Joe Doerksen and Robin Chirp lift weights.

I lift weights alright..... I lift 'em with Geoff at Bang Fitness these days.
I lift the HELL outta them.

I would tell anyone who's interested to definitely check this seminar out. Geoff, in addition to being semi-attractive, is really a top-notch instructor/coach/play-date friend.
Geoff really does know SO much about sport specific training and the biology of training and stuff.... he's kinda obsessed....


 JCJ, why is it that the people who "might" be interested are always the highest maintenance? Did they cover that in your fancy MBA learnin' program?

Okay . . .

1. My primary pre-occupation is maximizing functional carry-over for athletes. While there are some approaches to the lifts that are better for non-specialists, this has more to do with adjusting for individual mechanics. It's certainly not an issue of saying cleans are good for wrestlers, snatches for rhythmic gymnasts. Both are good for both. What you can do to maximize your risk to reward ratio for any particular lift is the (highly subjective) question. This is something that John is extremely well equipped to answer.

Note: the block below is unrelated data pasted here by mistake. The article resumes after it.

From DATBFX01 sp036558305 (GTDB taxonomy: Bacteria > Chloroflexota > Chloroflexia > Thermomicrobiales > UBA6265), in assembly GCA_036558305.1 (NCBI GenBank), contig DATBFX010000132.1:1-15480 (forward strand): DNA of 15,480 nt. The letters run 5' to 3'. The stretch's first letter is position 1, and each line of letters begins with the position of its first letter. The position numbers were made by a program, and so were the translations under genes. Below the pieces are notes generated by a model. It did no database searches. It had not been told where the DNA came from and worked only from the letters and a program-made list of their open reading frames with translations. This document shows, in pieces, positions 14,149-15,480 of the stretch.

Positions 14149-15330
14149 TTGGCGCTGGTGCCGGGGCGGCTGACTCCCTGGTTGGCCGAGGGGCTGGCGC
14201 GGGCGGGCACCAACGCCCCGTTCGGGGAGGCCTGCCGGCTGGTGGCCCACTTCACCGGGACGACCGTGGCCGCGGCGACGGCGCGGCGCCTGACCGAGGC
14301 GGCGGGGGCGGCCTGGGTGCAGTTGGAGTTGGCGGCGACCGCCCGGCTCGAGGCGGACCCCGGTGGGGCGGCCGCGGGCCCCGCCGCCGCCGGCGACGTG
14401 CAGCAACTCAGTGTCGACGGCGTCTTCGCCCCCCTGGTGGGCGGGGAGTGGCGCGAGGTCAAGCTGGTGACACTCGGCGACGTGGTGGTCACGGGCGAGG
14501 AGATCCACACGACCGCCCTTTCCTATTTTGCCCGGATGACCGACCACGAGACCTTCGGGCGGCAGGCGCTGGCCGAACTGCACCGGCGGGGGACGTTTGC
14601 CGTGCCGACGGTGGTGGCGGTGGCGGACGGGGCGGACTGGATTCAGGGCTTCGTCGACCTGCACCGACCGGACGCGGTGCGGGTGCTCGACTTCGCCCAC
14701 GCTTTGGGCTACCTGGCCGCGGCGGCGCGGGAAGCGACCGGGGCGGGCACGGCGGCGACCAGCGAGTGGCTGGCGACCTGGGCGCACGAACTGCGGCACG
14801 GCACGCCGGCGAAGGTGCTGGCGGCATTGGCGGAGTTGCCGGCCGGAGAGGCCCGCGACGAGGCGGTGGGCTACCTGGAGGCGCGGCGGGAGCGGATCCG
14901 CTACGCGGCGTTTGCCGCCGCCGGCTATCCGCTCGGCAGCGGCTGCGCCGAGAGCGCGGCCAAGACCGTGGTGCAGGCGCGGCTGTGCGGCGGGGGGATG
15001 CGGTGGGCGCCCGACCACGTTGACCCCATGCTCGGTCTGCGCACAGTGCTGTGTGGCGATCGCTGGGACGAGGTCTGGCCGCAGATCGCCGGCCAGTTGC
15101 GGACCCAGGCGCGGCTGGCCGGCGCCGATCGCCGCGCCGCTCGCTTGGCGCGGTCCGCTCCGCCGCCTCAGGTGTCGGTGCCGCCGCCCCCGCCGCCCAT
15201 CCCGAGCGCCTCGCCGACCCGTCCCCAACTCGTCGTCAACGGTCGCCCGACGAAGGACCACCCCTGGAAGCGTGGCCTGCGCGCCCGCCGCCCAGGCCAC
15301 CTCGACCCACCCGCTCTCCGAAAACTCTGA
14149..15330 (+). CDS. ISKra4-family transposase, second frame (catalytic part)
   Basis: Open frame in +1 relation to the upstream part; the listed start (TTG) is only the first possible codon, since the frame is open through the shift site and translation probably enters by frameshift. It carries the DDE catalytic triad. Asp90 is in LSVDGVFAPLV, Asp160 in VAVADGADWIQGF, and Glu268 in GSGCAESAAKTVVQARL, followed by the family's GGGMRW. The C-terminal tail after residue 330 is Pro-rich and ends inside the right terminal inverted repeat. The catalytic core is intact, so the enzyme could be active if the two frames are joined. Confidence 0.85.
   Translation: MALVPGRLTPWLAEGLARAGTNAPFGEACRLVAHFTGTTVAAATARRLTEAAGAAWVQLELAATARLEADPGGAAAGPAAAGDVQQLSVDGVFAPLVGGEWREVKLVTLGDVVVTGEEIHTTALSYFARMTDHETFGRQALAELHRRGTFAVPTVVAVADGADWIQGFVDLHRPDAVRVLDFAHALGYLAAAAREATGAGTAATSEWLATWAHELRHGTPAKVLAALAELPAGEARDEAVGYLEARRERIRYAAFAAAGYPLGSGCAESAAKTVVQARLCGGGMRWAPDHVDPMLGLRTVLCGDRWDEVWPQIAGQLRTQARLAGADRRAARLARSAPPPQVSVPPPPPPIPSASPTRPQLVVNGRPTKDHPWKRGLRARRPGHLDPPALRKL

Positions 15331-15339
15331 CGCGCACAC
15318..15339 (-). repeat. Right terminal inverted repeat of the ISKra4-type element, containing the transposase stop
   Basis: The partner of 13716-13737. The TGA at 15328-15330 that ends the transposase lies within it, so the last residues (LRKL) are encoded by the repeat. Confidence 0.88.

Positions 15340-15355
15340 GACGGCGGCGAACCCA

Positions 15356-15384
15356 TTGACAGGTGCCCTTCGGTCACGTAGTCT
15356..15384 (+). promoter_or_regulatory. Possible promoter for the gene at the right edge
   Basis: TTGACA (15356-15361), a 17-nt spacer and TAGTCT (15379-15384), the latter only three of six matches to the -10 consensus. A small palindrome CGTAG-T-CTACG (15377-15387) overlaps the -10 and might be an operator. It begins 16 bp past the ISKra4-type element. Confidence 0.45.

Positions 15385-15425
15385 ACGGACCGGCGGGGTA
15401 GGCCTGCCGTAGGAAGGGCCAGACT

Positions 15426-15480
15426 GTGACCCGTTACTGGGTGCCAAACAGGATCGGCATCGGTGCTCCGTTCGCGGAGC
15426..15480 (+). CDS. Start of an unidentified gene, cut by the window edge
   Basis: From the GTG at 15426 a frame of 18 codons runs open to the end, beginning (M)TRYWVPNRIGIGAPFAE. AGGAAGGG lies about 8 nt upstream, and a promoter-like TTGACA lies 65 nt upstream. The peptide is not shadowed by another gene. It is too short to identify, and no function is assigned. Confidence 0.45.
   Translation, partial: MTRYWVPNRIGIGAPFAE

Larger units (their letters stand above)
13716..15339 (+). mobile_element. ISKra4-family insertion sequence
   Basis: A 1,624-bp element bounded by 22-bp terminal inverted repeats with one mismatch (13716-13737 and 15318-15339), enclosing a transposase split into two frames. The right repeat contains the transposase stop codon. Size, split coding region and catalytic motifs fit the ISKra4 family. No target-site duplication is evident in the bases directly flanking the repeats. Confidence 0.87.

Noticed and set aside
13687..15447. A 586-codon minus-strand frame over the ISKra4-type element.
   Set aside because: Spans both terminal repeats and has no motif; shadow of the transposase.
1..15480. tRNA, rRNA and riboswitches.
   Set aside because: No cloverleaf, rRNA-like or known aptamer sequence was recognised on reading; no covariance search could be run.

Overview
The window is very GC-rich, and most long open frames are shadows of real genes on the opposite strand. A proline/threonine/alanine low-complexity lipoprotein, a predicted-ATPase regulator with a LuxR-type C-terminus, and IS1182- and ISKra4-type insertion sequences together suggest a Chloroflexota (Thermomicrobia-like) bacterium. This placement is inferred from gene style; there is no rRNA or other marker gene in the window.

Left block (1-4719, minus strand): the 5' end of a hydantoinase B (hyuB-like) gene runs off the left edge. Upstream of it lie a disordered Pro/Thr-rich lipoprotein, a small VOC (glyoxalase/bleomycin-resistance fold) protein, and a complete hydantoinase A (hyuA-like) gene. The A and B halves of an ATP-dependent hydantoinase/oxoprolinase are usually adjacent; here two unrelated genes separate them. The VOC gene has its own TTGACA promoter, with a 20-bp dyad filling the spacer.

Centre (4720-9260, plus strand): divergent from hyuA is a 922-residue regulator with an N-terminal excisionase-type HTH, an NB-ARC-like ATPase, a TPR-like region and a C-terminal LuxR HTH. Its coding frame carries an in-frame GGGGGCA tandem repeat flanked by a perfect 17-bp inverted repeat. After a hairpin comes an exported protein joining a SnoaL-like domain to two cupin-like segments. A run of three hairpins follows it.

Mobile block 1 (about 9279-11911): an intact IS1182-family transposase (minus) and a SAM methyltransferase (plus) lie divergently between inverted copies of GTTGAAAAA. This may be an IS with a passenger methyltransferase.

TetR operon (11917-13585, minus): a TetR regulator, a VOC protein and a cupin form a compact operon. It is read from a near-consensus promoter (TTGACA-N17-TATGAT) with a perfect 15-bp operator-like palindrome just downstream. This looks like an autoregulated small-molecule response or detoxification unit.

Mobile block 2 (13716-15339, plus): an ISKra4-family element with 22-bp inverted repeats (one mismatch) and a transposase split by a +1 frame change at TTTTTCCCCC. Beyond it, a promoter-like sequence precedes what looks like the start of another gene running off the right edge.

2. This is a good question. We'll be using bars and broomsticks, I expect. The reasons are 1) So that everyone is able to practice the lifts and get critiqued; 2) To emphasize the form itself.

I would argue that one's objective with the O-lifts should be perfect movement. Weights are the litmus test we apply to see if that movement has flaws in it. More weight means less fudging. However we return -- again and again -- to the fundamental patterning and sub-maximal loads. And since we will probably not be dropping sub-maximal loads on the floor, it's not unheard of to train O-lifts in commercial gyms. Why, I saw a gentleman cleaning (badly) just the other night with zero flack from the staff.

3. If you're coming, you're lifting. See above.

4. This is a very good idea. I'll see what we can put together. Be aware that the first bullet point will probably be telling you to sell your universal machine.

I'm there. I'll be bringing out the spandex suit as well. Fuckin aye

orbit - I'm there. I'll be bringing out the spandex suit as well. Fuckin aye


I might be interested depends on the date.

thanks for the feedback.

yes the paradox is true. the highest maintenance people are usually your critics, people not interested, won't commit etc. that's why companies have Sales&Marketing departments, because its less often the case than the norm that something is so good gets sold on its own.

anyhow, as long as the cost is good and no time conflicts, I'll be there.

regarding the universal, got it for a steal and primarily for my wife (doesn't like to change plates). i rarely use it since I have access to 2 gyms, but if i'm at home and really bored, still got my ironmasters and tractor tire.

that man is all balls.
my outfit will be even tighter